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LONDON/NEW YORK (Reuters) - A nascent recovery in global dealmaking, focused on safer deals with clear strategic logic, probably marks the start of several years of rising mergers and acquisitions, senior dealmakers said on Monday.
While company earnings and balance sheets are strong, economic fragility, natural disaster, and political tumult in the Arab world are hurting corporate confidence and may hold back a more robust recovery in dealmaking, bankers said at the Reuters Global Mergers and Acquisitions Summit.
"Volatility is the nemesis of dealmaking," said Cary Kochman, joint global head of M&A at UBS AG based in New York.
"While there is a little bit of steam built up in the M&A market and dialogues are increasing, we're seeing a pretty good outbreak of transactions right now. There are risks and headwinds to that that we need to be aware of," Kochman said.
Adrian Mee, head of international M&A at Bank of America Merrill Lynch, said in London that last year's rise in deal values -- the first annual increase since 2007 -- suggested a new, multiyear M&A cycle was under way.
"I think we have got three or four years of good M&A business in front of us. But it will depend on continuing GDP growth, strong equity markets and international events not getting in the way," Mee told the summit in London.
"Just from a general perspective, can we get back to 2007? A tough question, certainly not in the very very near term," Jeffrey Buckalew, head of North American corporate advisory at boutique investment bank Greenhill, said in New York.
Three deals worth more than $18 billion combined and involving Pfizer, Solvay and Vodafone have landed since Sunday night, helping boost global stock markets.
The series of deals announced over the weekend followed a 55 percent jump in global M&A in the first quarter to almost $800 billion. (For a graphic on global M&A: r.reuters.com/kyb46q )
Strategic buyers, as apposed to private equity firms, have accounted for more than 90 percent of dealmaking so far this year, culminating in AT&T Inc's $39 billion bid for T-Mobile USA.
"Stock prices generally are up versus where they were a year ago and there is perhaps more comfort on the one hand considering a strategic deal as a seller, and then on the other hand with higher stock prices giving more comfort from an acquirer standpoint in using that stock as currency," Patrick Ramsey, head of Americas M&A at Bank of America, told the Reuters Summit in New York.
Wilhelm Schulz, head of European M&A at Citigroup said: "Earnings are good, leverage is down, people know what they want to do."
However, current economic uncertainties mean companies are taking longer to weigh up deals, said Matthew Ponsonby, co-head of M&A for Europe at Barclays Capital.
"The issue has been that each time you think all the shoes have dropped, there is another one that falls," he said. "It is very hard to pull the trigger when you have a Japan, a Greece, a Portugal, or whatever it is."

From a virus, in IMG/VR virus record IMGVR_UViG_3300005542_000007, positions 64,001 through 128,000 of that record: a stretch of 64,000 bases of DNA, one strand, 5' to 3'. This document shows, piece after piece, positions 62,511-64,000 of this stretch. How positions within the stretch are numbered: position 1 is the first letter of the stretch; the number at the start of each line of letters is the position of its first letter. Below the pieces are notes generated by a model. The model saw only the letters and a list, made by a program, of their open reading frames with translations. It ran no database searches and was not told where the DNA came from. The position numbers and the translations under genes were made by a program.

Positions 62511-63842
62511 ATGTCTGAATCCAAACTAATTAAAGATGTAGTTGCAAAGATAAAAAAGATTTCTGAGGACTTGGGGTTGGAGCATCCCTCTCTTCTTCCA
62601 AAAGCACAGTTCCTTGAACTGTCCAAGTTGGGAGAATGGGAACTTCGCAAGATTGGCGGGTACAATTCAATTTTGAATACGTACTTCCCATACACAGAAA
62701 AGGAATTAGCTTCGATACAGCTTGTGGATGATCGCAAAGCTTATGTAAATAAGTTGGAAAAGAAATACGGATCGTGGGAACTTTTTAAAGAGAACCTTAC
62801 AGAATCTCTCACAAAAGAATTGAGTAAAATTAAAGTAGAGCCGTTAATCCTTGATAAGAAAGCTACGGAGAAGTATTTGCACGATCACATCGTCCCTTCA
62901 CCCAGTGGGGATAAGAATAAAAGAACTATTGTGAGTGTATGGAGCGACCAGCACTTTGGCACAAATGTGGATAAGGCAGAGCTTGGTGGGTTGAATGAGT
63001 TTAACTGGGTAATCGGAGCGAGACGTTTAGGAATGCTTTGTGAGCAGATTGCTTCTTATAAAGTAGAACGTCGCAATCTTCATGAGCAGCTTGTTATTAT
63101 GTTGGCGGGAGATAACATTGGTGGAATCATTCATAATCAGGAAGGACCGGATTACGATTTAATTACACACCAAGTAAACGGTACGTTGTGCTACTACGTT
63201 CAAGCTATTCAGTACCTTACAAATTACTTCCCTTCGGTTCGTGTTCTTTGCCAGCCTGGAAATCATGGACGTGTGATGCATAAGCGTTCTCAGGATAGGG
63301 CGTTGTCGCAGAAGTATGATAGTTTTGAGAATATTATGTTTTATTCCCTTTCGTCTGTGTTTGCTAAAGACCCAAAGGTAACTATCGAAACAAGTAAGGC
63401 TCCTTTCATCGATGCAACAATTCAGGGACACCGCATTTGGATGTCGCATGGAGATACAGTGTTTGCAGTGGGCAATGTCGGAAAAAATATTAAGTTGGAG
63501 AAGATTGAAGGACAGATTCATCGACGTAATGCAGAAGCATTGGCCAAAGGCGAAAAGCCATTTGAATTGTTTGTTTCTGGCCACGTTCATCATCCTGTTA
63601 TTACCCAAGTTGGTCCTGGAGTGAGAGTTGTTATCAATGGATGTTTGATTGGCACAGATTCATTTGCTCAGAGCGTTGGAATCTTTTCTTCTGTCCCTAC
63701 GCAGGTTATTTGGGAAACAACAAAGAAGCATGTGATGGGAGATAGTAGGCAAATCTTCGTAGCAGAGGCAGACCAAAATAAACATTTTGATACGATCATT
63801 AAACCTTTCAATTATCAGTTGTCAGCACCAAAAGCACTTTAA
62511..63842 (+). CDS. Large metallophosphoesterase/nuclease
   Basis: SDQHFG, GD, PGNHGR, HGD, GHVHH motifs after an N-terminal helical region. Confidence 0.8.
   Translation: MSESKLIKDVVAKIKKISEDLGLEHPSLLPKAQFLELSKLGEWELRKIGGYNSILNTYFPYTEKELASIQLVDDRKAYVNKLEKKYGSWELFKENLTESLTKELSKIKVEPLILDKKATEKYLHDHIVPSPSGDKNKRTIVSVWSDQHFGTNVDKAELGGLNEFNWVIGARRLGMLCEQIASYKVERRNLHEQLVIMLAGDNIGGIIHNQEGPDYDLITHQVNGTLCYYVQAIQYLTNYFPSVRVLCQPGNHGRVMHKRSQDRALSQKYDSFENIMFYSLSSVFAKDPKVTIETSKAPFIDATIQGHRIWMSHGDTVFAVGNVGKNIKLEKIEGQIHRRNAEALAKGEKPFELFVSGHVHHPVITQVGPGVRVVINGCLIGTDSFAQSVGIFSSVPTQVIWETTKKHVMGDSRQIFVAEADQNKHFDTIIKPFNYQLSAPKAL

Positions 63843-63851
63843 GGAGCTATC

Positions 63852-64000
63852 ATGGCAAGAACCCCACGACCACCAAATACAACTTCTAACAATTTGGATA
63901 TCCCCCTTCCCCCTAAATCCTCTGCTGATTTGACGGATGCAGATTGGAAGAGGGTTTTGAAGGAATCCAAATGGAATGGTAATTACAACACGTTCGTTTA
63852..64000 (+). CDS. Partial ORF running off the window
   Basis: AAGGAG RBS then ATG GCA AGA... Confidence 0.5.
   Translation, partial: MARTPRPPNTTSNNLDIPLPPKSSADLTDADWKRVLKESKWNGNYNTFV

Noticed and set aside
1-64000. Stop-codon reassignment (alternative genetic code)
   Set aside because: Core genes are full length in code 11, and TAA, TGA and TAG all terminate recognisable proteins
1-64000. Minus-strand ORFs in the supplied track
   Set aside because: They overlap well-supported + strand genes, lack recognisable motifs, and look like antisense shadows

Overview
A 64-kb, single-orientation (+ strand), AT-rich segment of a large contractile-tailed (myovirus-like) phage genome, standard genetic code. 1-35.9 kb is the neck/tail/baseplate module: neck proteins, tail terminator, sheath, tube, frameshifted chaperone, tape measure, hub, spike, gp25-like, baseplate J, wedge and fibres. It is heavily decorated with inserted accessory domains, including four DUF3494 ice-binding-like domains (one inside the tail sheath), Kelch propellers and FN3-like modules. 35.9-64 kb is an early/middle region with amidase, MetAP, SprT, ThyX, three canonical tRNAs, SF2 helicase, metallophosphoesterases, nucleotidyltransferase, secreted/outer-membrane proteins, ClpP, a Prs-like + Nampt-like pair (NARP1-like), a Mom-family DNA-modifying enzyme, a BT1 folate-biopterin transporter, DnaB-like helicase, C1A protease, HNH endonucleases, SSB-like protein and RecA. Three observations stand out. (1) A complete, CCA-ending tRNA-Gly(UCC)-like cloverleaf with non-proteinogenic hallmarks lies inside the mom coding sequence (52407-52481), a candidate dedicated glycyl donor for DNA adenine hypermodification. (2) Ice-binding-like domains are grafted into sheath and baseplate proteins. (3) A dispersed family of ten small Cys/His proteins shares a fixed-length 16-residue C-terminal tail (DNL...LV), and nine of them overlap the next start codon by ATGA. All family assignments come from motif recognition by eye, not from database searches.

While Asian buyers are trying to expand their empires, Western acquirers are typically opting for less bold deals, often funded with available cash, said Scott Matlock, chairman of international M&A at Morgan Stanley.
"U.S. and European acquirers are tending to do ... logical, safe transactions that do not stretch either their balance sheets or take them to new places in terms of corporate opportunity."
Dealmakers expect cross-border deals to continue to rise as Western firms look to tap growth overseas and emerging nations led by China seek access to technology and natural resources. However, nationalism could remain a major obstacle to deals getting to the finish line across a wide range of sectors from resources to telecoms to food, they say.
Miner BHP Billiton's hostile $39 billion bid for Canada's Potash Corp collapsed last year in the face of political opposition in Canada.
"I suspect it will come up again. The economic nationalism, national champion idea is absolutely out there," said Howard Ellin, a New York-based partner at law firm Skadden, Arps, Slate, Meagher & Flom LLP.
"Everybody's got a piece of it whether it's yogurt in France or banks in Poland or exchanges in Australia or Chinese investments in certain spaces in the United States," he said.
Chinese firms in particular face a series of regulatory, political and procedural challenges in buying U.S. companies, which is driving them to other countries that are seen as friendlier, such as Canada, dealmakers said.
"I think there's no question that Canada presents an easier environment for Chinese companies to acquire," UBS' Kochman said.
Still, in certain sectors where the Chinese may be the most logical buyer, dealmakers tailor the auction process to make sure they participate in the process.
"If you're a sell-side adviser and if it's clear as we think through the list of the most logical buyers, if we conclude a Chinese company is high on that list, then ... we will work with a client to design a process that can accommodate a Chinese buyer" said Bank of America's Patrick Ramsey.
Additional reporting by Victoria Howley and Simon Meads in London, editing by Matthew Lewis